For Driftwood Theatre’s Bard’s Bus Tour production of King Henry Five, writer/directory D. Jeremy Smith’s adaptation combines highlights from three of Shakespeare’s history plays—Henry IV (Parts 1 and 2) and Henry V. He narrows the scope of the action to Hal’s journey from carefree youth to England’s warrior king uniting England and France.
Hal’s father, King Henry IV, is frustrated by his son’s lack of ambition—getting drunk and playing pranks with his tavern buddies, most prominently the boastful, crowd-pleasing Falstaff. He promises to make his father proud, eventually disowning his former friends when he adopts the crown and leads a his small army to victory in the battle of Agincourt.
The details of the story are abandoned in favour of interstitial songs that comment on the core themes. With lyrics by Germaine Konji and music by Konji and Kelsi James, these musical interludes examine legacy and the awful burden of kingship. Specifically, they frame Harry’s achievements as grand yet ultimately hollow and conformist.
Hal, genuinely thoughtful and compassionate, must be brutal and ruthless to achieve his ends and his internal struggle is significant. With so much of the plot stripped away, his transformation is thrown into relief. Ben Yoganathan is modest in the role and conveys, with striking authenticity, this arc from wayward rascal to determined monarch.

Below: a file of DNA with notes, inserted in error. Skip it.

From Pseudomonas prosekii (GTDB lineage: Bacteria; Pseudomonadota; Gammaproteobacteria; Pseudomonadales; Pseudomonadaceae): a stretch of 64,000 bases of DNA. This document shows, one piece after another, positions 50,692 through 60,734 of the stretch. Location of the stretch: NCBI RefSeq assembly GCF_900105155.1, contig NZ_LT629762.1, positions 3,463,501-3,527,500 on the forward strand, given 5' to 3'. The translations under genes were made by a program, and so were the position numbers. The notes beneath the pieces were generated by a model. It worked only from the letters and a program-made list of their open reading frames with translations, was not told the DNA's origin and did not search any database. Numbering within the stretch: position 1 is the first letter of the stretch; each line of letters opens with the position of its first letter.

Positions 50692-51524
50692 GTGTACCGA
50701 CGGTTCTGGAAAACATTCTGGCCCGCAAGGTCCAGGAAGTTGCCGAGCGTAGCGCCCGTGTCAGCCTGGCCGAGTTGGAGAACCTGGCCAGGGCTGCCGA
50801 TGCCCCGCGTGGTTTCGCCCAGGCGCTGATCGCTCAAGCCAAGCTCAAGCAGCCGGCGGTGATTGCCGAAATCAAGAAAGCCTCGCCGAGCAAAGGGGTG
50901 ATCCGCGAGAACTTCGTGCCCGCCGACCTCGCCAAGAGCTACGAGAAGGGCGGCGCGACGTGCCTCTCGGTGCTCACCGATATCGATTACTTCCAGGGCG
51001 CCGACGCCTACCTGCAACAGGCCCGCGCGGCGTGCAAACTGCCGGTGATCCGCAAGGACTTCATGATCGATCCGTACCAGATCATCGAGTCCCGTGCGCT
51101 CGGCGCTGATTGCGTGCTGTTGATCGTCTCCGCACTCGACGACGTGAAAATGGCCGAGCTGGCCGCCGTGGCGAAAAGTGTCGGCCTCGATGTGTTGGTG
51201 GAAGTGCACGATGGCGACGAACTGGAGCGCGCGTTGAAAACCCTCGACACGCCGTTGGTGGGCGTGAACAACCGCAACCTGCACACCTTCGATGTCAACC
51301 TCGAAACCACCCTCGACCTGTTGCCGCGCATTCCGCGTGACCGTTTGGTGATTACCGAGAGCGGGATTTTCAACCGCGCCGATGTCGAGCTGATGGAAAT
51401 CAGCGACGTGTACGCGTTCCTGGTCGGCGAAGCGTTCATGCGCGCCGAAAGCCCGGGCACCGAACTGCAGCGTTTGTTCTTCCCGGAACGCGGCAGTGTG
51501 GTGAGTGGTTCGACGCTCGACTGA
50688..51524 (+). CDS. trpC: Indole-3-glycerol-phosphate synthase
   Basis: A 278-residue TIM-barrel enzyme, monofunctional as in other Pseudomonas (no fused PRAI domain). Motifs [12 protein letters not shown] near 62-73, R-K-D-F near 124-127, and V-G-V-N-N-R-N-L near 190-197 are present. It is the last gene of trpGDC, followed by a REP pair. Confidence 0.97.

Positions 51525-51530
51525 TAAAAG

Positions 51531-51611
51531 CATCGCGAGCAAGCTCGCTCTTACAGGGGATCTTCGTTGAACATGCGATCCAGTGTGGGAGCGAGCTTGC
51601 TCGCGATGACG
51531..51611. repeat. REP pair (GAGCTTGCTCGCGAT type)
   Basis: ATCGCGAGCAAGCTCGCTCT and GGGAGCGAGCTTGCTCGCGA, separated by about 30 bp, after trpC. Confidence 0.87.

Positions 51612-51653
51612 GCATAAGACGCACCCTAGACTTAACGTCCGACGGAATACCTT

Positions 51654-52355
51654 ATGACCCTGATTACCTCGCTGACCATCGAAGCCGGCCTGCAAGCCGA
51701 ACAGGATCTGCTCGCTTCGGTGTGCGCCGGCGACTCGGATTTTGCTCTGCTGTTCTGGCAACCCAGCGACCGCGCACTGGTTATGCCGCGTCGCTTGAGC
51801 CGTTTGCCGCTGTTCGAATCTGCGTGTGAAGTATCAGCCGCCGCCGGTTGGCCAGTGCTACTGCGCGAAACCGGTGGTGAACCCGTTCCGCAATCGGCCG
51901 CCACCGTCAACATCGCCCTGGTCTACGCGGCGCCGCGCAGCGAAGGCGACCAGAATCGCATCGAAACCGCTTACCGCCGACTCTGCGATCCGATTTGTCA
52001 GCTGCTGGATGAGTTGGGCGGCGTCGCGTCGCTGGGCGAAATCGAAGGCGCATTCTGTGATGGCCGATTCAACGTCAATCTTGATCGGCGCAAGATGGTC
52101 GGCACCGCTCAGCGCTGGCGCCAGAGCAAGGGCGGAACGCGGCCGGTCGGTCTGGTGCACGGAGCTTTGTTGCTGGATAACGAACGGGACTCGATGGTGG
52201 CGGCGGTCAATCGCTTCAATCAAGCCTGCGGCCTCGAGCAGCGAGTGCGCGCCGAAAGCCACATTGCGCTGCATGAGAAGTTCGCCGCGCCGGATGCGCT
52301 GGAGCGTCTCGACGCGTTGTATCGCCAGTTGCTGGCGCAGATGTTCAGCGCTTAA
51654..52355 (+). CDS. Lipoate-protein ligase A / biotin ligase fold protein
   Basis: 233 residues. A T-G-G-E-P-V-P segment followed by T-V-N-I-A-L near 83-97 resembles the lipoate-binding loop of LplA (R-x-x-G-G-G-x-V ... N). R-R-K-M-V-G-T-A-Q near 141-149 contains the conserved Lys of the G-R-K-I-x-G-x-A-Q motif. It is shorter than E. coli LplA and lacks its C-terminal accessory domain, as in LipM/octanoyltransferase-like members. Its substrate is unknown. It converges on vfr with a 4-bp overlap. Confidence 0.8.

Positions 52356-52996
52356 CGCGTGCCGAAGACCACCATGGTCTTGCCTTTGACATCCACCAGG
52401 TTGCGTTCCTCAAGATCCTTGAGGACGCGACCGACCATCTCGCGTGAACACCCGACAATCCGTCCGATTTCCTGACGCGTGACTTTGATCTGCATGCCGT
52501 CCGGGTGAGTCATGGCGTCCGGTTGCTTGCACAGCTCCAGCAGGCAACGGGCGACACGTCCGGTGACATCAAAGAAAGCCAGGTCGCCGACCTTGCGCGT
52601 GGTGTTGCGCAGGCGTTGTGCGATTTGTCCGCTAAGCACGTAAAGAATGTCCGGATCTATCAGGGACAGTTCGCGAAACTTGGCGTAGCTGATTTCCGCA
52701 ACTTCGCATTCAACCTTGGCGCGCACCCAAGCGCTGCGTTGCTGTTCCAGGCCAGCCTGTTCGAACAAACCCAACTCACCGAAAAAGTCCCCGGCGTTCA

Hume Baugh’s blustering Falstaff is another highlight. The moment he realizes he has lost a friend to kingly duty is truly heartbreaking. As both the feisty, put-upon barkeep, Master Quickly, and Hal’s father, Henry IV, Richard Alan Campbell is consistently compelling. Ximena Huiza (Poins/Hotspur) and Rosalie Tremblay (Catherine/Bardolph) complete the ensemble.
Julia Kim’s rustic set suggests a local bar in which much of the action occurs. The production grounds us in this intimate, contemporary space, though it doesn’t really sell the pageantry of royal court or the urgency of battle. The overall vibes, however, are enough to pull you through. There is also some lovely work done with a wooden puppet portraying a variety of soldiers and page boys.
This outdoor touring production has a quaint, rough-hewn charm. A reproving, mournful quality resonates throughout, inviting us into Hal/Henry’s story, but yearning for less combative modes of leadership than we’ve seen play out across millennia.